The following popped up in the blog comment box from a reader after Kentucky's first exhibition basketball game Monday night:
"So in two months we'll be better? WHAT DOES THAT mean about UNC and UConn?
(His caps, not mine.)
That came after a weekend of listening to Kentucky football fans complain that Rich Brooks is too old and Joker Phillips too inept for the grid Cats to ever "take it to the next level," whatever that means.
Today's sports fan doesn't need a better seat, a cheaper beverage or more games in high-def.
Today's sports fan needs a reality pill.
It's all about expectations and, at UK, expectations have drifted over the line of sanity.
Start with basketball.
Yes, Kentucky committed 23 turnovers Monday night in that 74-38 exhibition victory over Campbellsville.
And when most thought the Cats would easily top the 100-point mark against the overmatched NAIA Tigers, John Calipari's team struggled to put 74 on the board.
But many fans were too busy readying the next championship banner to actually listen to their coach.
From the day he arrived, Calipari predicted his team would start slow. It would chuck the ball all over creation in the early going. It would struggle.
After all, Calipari has six new players who have never played in the dribble-drive motion offense. And he has seven holdovers who have never played in the dribble-drive motion offense.
"We've still gotta figure out a lot of stuff with this team," he said Monday night.
That is to be expected and could continue. If the Cats struggle or even lose to North Carolina and Connecticut in early December, so what, if that's the progression toward the team peaking when it counts most.
This brings us to football, where, yes, the Cats could have beaten Mississippi State last Saturday.
The defense was inept at stopping the run. And it's difficult to fathom why the coaching staff went away from its best player, certainly on offense, Randall Cobb, when UK enjoyed a first-and-goal on the State 4-yard line early in the fourth quarter.
But football followers who were convinced pre- Mississippi State that the Cats would run the table now fear that the team won't reach bowl eligibility and that Brooks might not be the man to get the job done.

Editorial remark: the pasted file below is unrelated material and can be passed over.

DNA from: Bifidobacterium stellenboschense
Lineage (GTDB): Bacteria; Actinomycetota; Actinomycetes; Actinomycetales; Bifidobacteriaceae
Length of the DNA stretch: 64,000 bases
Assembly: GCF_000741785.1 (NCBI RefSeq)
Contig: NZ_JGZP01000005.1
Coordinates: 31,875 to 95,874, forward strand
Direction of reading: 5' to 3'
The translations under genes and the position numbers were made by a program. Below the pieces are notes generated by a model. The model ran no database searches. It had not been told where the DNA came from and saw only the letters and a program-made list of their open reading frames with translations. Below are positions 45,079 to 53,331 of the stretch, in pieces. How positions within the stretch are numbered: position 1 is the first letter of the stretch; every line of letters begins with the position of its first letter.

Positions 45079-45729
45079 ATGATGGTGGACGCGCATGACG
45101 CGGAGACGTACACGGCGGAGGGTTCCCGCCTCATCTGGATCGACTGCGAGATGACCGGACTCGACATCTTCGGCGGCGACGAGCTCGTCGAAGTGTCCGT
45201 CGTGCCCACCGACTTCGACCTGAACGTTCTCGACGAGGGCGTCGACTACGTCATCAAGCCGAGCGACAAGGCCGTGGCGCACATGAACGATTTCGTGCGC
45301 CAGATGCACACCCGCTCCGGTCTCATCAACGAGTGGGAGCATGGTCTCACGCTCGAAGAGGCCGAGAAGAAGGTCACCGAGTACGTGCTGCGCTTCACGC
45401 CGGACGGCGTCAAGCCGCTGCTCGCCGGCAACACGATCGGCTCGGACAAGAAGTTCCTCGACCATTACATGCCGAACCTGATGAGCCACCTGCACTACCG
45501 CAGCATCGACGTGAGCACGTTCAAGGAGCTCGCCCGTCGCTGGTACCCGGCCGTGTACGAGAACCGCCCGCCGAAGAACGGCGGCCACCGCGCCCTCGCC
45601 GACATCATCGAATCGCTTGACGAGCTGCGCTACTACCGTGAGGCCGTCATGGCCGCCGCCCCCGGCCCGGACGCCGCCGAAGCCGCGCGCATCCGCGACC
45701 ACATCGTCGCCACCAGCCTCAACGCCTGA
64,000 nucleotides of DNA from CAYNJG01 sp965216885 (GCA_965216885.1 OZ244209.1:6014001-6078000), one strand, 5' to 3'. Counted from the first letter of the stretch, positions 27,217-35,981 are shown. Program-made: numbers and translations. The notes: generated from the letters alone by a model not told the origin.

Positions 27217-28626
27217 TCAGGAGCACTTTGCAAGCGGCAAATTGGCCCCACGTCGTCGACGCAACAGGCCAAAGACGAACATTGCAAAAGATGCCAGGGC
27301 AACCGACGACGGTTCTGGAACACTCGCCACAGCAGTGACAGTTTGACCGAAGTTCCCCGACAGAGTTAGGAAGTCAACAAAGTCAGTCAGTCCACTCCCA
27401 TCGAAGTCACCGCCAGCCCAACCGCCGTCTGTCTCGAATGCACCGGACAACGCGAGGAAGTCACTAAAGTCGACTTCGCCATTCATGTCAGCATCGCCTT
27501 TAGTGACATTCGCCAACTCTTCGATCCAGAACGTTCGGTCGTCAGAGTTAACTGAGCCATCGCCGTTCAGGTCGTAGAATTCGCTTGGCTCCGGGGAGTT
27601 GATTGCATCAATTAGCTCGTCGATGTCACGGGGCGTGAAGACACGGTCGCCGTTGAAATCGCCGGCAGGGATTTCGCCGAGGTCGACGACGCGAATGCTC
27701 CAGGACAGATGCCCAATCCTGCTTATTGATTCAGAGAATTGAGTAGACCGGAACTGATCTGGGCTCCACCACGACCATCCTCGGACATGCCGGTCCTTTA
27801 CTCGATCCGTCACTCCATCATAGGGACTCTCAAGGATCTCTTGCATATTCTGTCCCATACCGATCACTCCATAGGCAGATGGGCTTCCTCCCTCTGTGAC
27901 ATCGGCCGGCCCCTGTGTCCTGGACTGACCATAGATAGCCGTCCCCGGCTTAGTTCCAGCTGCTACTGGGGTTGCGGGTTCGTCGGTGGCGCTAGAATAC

Truth is, Brooks already has completed one job. He's raised a probation-riddled program to competitive status. Kentucky isn't the consistent 65-0, 73-7 joke of the past or the one-trick pony of the Hal Mumme era. It's a solid program built on a concrete foundation.
But as hard as it was for Brooks and Co. to raise the program to its current level, it will be much, much harder to take it to that next level.
Ask South Carolina, which thought hiring Steve Spurrier assured the promised land. Instead, the Gamecocks are still losing to Tennessee, even Vols dressed as jack-o'-lanterns.
Ask Mississippi, which fired a winning coach in David Cutcliffe a few years back — the same Cutcliffe who now has Duke 3-1 in the ACC — and thought it was on the brink of a breakthrough this year. Alas, the Rebels are 2-3 in the Southeastern Conference after Saturday's 33-20 loss at Auburn.
Here's reality: In the 18 years since SEC expansion, either Florida or Tennessee has won the Eastern Division 15 times. (Florida just clinched its 10th division title.) On the Western front, either Alabama or Louisiana State has won 10 titles. One or the other is a lock to make it 11 after Saturday's matchup.
In other words, if it were easy, every team would be doing it.
No fan talk. Just reality.